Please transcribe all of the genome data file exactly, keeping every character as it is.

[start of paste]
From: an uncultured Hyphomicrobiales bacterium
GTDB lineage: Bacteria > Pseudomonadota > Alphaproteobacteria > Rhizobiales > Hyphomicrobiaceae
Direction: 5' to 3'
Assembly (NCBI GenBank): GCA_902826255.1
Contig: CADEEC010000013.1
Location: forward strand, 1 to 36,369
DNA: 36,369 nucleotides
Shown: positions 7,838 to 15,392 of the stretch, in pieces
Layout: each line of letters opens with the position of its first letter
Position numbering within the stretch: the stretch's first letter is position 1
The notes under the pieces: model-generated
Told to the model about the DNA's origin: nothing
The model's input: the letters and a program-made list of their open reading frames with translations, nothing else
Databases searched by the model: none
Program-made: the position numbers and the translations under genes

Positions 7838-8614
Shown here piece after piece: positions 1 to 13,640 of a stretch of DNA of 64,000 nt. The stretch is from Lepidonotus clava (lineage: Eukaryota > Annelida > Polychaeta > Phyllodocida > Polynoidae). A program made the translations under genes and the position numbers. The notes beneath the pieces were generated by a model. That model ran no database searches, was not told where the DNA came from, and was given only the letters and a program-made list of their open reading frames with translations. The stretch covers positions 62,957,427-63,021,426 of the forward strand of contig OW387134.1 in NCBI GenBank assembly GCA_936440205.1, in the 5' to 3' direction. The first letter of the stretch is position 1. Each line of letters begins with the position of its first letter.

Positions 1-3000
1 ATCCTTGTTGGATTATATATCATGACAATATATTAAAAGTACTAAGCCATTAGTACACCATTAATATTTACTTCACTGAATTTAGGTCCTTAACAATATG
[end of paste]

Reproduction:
From: an uncultured Hyphomicrobiales bacterium
GTDB lineage: Bacteria > Pseudomonadota > Alphaproteobacteria > Rhizobiales > Hyphomicrobiaceae
Direction: 5' to 3'
Assembly (NCBI GenBank): GCA_902826255.1
Contig: CADEEC010000013.1
Location: forward strand, 1 to 36,369
DNA: 36,369 nucleotides
Shown: positions 7,838 to 15,392 of the stretch, in pieces
Layout: each line of letters opens with the position of its first letter
Position numbering within the stretch: the stretch's first letter is position 1
The notes under the pieces: model-generated
Told to the model about the DNA's origin: nothing
The model's input: the letters and a program-made list of their open reading frames with translations, nothing else
Databases searched by the model: none
Program-made: the position numbers and the translations under genes

Positions 7838-8614
Shown here piece after piece: positions 1 to 13,640 of a stretch of DNA of 64,000 nt. The stretch is from Lepidonotus clava (lineage: Eukaryota > Annelida > Polychaeta > Phyllodocida > Polynoidae). A program made the translations under genes and the position numbers. The notes beneath the pieces were generated by a model. That model ran no database searches, was not told where the DNA came from, and was given only the letters and a program-made list of their open reading frames with translations. The stretch covers positions 62,957,427-63,021,426 of the forward strand of contig OW387134.1 in NCBI GenBank assembly GCA_936440205.1, in the 5' to 3' direction. The first letter of the stretch is position 1. Each line of letters begins with the position of its first letter.

Positions 1-3000
1 ATCCTTGTTGGATTATATATCATGACAATATATTAAAAGTACTAAGCCATTAGTACACCATTAATATTTACTTCACTGAATTTAGGTCCTTAACAATATG